‘Red Dog’ leads inspections on bridge

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By Dave Taylor

The bright, royal blue polo shirt was what caught the reporter’s eye during a public meeting several months ago at Madison’s Brown Gymnasium. Stitched in gold on the left breast were the words “Trimble County High School Alumni.” The wearer, sporting a bright red goatee, was an affable young man who seemingly doesn’t meet a stranger. His name is Larry “Red Dog” Collins and he has a significant responsibility with the new Milton-Madison Bridge.

Collins is construction inspection manager for Michael Baker Jr. Inc., the company hired by the Indiana Department of Transportation to provide inspections for Walsh Construction, the company entrusted by Kentucky and Indiana with the construction of the new Milton-Madison Bridge. Collins’s journey from a Trimble County High School student to the important assignment of overseeing inspections on the bridge project first led through engineering studies in college and a role for several years with the Kentucky Transportation Cabinet.

“Growing up we lived in Trimble County for several years, then we moved to Henry County,” Collins said. “Then we decided we liked Trimble County better so we moved back. I went to high school mainly at Trimble County. I graduated in 1995. I spent almost all of my time in Bedford. We’ve still got our ties over there.”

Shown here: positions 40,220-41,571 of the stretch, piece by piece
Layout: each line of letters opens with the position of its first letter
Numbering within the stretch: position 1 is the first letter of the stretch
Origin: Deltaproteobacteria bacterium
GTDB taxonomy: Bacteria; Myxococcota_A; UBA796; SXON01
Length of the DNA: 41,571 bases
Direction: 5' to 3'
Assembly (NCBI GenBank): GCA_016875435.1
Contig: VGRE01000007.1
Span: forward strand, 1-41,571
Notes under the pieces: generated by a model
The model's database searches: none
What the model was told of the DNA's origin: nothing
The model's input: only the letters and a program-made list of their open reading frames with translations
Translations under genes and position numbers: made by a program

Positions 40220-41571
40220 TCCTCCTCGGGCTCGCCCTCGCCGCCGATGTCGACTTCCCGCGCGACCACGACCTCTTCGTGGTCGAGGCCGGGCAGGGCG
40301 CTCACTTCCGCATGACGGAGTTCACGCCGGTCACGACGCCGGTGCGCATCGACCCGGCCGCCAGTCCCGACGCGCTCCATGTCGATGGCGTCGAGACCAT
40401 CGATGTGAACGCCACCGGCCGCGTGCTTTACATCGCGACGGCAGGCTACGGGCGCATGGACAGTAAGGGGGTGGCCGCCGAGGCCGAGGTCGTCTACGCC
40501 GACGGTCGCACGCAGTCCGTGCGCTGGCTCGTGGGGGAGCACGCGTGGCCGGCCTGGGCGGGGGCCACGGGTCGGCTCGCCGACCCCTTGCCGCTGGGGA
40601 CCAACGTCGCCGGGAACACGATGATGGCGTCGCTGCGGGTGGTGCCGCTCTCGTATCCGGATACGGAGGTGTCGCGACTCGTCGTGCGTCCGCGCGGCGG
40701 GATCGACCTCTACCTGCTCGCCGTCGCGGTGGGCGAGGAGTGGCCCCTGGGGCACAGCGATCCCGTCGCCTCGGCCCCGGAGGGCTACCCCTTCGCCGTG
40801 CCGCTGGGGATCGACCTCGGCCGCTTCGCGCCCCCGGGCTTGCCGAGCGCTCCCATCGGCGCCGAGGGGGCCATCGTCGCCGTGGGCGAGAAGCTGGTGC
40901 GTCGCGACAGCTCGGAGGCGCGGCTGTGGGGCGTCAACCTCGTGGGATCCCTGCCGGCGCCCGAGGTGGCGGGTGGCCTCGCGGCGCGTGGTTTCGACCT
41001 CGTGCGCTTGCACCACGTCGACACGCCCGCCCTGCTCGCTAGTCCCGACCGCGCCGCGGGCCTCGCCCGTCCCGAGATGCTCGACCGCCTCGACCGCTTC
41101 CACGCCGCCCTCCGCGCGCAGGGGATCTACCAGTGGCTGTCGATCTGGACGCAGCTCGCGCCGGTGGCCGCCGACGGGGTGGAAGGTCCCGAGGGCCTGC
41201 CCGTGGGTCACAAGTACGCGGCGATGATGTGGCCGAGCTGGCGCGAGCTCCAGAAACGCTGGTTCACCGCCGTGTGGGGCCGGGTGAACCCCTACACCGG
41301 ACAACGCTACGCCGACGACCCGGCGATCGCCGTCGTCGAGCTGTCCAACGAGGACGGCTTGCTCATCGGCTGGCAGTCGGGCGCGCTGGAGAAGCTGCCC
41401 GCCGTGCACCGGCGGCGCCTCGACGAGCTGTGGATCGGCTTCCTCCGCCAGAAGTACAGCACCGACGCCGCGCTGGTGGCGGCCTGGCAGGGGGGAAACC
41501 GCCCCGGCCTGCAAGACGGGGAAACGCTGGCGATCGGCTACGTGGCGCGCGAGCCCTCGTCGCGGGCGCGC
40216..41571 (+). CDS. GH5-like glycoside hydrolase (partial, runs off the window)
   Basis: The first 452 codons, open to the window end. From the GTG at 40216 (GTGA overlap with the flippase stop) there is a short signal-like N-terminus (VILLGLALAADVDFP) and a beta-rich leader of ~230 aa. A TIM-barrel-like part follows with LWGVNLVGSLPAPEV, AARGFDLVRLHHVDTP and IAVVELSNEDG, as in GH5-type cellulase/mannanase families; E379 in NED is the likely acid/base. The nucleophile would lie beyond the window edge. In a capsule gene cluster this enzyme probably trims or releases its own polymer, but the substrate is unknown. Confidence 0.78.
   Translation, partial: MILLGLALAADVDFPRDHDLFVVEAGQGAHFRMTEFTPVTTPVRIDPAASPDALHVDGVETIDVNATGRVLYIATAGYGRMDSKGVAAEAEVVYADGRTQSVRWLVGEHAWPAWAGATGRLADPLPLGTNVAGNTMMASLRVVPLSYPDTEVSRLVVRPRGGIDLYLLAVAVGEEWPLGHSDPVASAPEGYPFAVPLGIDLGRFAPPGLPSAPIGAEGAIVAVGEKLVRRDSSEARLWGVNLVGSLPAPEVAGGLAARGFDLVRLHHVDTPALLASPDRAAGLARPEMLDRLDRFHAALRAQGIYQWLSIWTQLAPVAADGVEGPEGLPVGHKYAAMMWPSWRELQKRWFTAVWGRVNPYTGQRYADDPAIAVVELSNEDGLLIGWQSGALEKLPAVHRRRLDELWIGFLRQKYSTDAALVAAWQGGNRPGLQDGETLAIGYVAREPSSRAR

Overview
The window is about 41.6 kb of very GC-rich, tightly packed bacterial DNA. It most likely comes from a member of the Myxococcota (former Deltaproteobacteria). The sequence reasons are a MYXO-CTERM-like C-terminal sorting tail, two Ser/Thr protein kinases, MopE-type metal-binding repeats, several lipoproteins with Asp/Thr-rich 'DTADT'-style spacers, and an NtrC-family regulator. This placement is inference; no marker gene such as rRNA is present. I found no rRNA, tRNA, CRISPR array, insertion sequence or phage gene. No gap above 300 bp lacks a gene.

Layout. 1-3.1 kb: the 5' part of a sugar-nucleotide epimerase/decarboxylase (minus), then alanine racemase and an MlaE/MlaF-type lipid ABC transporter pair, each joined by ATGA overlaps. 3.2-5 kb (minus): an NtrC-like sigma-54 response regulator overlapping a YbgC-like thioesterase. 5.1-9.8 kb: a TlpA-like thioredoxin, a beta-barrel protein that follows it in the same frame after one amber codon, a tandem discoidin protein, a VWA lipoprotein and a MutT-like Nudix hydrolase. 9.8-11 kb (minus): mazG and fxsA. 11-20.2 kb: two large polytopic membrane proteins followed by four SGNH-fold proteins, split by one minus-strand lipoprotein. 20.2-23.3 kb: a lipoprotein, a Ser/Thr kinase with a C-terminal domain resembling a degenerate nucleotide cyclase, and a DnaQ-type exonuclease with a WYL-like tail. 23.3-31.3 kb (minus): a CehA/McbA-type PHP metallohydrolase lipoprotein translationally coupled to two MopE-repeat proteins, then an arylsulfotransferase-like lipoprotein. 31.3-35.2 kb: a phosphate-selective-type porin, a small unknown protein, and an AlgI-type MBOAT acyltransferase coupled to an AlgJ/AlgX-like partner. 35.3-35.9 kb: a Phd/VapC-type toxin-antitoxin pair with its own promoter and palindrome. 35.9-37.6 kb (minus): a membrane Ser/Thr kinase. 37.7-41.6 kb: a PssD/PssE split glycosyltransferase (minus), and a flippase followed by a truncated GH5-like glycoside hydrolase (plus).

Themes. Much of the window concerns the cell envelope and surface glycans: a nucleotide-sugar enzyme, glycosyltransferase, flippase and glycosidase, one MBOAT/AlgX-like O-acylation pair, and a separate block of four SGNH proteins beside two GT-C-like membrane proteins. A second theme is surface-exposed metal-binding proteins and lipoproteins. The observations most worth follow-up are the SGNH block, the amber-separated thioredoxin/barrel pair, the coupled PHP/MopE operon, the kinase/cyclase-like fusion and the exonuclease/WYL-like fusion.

Although he and his wife, Melissa Alexander, now live in downtown Madison, Ind., they still have family in Trimble County, he said. Melissa is a high school science teacher at South Ripley High School in Versailles, Ind., teaching earth science, advanced earth science, biology and human body systems.

After graduating from Trimble County High School in 1995, Collins studied engineering at Western Kentucky University, earning a civil engineering and technology degree in December 2000. In March 2001 he went to work for the Kentucky Transportation Cabinet “doing inspection-type work out on roads and bridges.”